The Finding Things team held a tagging day on 9 January 2017 to connect the education-related content to the draft new taxonomy. Publishers look at each of their pages and choose tags like "Early years funding" and "Phonics".
Publishers from all the education organisations came together to spend the day tagging content, including:
- Department for Education
- Skills Funding Agency
- Standards and Testing Agency
- National College for Teaching and Leadership
- Education Funding Agency
The publishers achieved a lot more than we hoped for – 3,286 items were tagged in one day.
This allows us to understand where the taxonomy needs to change because there’s either too much content in one area or too little. It also paves the way for a public beta of the new navigation.
It also gave us an opportunity to gauge publishers’ confidence in the taxonomy. We compiled links to all GOV.UK education content, divided them by organisation into spreadsheets, then distributed these to publishers for tagging. We also included a comments column, for when publishers:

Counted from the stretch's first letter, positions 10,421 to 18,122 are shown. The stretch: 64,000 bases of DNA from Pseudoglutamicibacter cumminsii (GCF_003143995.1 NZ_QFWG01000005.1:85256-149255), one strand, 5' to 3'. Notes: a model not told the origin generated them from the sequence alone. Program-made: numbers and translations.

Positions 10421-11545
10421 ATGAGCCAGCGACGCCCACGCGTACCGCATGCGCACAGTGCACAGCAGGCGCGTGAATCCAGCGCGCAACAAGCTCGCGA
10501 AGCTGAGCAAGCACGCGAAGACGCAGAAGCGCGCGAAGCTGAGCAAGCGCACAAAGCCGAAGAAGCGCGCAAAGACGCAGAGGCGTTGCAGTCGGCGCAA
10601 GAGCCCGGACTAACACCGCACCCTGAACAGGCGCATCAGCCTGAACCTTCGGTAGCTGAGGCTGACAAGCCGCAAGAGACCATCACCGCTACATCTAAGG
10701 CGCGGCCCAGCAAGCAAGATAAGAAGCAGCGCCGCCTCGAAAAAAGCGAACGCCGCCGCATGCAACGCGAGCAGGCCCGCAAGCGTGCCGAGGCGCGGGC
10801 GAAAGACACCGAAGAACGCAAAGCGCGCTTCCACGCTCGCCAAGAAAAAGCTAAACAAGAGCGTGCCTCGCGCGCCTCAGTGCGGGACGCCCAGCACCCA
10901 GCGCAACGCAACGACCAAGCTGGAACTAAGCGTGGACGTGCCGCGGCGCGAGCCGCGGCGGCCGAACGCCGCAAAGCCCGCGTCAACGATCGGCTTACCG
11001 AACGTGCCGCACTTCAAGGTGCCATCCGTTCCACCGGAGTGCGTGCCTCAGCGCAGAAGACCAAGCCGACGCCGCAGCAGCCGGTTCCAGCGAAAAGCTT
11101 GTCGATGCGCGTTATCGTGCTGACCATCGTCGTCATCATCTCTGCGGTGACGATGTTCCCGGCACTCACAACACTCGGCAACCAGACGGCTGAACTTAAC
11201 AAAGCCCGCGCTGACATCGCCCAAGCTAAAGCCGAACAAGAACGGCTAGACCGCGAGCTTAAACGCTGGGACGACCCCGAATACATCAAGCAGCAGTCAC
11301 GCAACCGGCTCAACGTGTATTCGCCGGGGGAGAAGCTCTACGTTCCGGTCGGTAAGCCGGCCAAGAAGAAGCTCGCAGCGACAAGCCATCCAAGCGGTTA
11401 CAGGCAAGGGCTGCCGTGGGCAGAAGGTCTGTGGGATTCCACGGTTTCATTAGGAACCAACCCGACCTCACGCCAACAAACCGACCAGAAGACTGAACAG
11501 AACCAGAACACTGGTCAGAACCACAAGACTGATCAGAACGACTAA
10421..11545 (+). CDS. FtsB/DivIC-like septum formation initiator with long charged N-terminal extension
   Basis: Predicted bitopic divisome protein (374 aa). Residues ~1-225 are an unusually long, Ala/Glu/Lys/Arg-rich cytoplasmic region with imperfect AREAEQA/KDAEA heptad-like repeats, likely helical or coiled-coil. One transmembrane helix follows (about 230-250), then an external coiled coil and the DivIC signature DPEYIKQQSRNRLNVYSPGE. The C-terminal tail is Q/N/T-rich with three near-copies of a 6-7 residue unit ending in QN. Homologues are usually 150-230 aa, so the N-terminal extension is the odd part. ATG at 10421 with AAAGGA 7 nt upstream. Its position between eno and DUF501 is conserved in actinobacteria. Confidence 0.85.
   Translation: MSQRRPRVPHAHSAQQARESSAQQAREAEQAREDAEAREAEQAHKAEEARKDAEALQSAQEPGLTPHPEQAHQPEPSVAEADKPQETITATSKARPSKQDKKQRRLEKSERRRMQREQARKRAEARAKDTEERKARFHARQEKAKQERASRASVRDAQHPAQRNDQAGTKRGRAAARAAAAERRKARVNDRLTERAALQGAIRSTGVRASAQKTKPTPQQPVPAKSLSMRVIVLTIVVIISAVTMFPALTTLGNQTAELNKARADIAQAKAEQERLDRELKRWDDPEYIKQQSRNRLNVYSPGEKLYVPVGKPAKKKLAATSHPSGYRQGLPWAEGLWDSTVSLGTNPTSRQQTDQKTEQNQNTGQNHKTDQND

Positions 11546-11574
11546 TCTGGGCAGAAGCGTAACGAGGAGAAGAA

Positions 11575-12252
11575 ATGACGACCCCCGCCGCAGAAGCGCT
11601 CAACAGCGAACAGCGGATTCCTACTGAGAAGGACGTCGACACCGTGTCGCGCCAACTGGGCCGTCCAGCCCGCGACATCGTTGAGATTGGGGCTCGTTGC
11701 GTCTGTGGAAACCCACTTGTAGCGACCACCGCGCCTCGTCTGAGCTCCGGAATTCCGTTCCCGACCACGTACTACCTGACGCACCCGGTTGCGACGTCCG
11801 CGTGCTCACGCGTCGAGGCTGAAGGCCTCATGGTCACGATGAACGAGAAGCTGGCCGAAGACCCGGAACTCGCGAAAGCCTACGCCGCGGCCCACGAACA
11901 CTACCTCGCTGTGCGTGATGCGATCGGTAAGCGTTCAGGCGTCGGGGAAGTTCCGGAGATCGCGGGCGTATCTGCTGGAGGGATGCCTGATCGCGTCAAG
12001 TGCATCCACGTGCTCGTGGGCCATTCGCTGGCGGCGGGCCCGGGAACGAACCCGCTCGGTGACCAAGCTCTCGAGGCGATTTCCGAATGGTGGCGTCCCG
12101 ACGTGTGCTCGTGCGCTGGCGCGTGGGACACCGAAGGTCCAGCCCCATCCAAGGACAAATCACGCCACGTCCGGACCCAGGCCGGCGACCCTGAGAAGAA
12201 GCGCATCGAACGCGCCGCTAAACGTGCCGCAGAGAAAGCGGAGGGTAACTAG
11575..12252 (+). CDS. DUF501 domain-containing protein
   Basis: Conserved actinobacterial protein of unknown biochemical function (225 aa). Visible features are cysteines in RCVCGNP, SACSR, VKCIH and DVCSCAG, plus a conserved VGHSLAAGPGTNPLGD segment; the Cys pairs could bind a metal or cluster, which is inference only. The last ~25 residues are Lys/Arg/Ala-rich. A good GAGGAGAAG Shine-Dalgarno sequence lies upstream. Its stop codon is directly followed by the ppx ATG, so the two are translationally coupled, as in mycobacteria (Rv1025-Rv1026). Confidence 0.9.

- struggled to find an appropriate category
- thought a category needed a ‘child’ or subcategory
- had any other general suggestions for improving the taxonomy
We provided feedback forms after the day was over, and started a Basecamp discussion thread for publishers to put forward suggestions more publicly. Our information architects Vicky and Graeme have been using these comments to create the latest version of the taxonomy.
Being in the same room helped a lot. Bringing everyone together brought us a sense of shared purpose as well as a shared understanding of how to do good tagging. This includes:
- thinking about where users will look for the content (people may well choose different routes into the content)
- tag as specifically as possible (for example choosing ‘Home schooling’ rather than ‘Education’ in general)
- only choosing tags representing what the content is specifically about (don’t spam the tags to surface your content everywhere)
We were able to sort out any problems very quickly. Publishers were able to talk to each other quickly to resolve issues that might otherwise have slowed us down for days.
Filling in a spreadsheet can be a bit dispiriting, so we created a dashboard to show each organisation’s progress so they can see what’s left.
Everything in its right place
Tagging only works if people are putting things in the places users expect to find them. We drew on our tree testing research to see if publishers were interpreting the taxonomy in the same way as their users. The good news is, they did.
Alan is a senior content designer on GOV.UK. You can follow him on Twitter.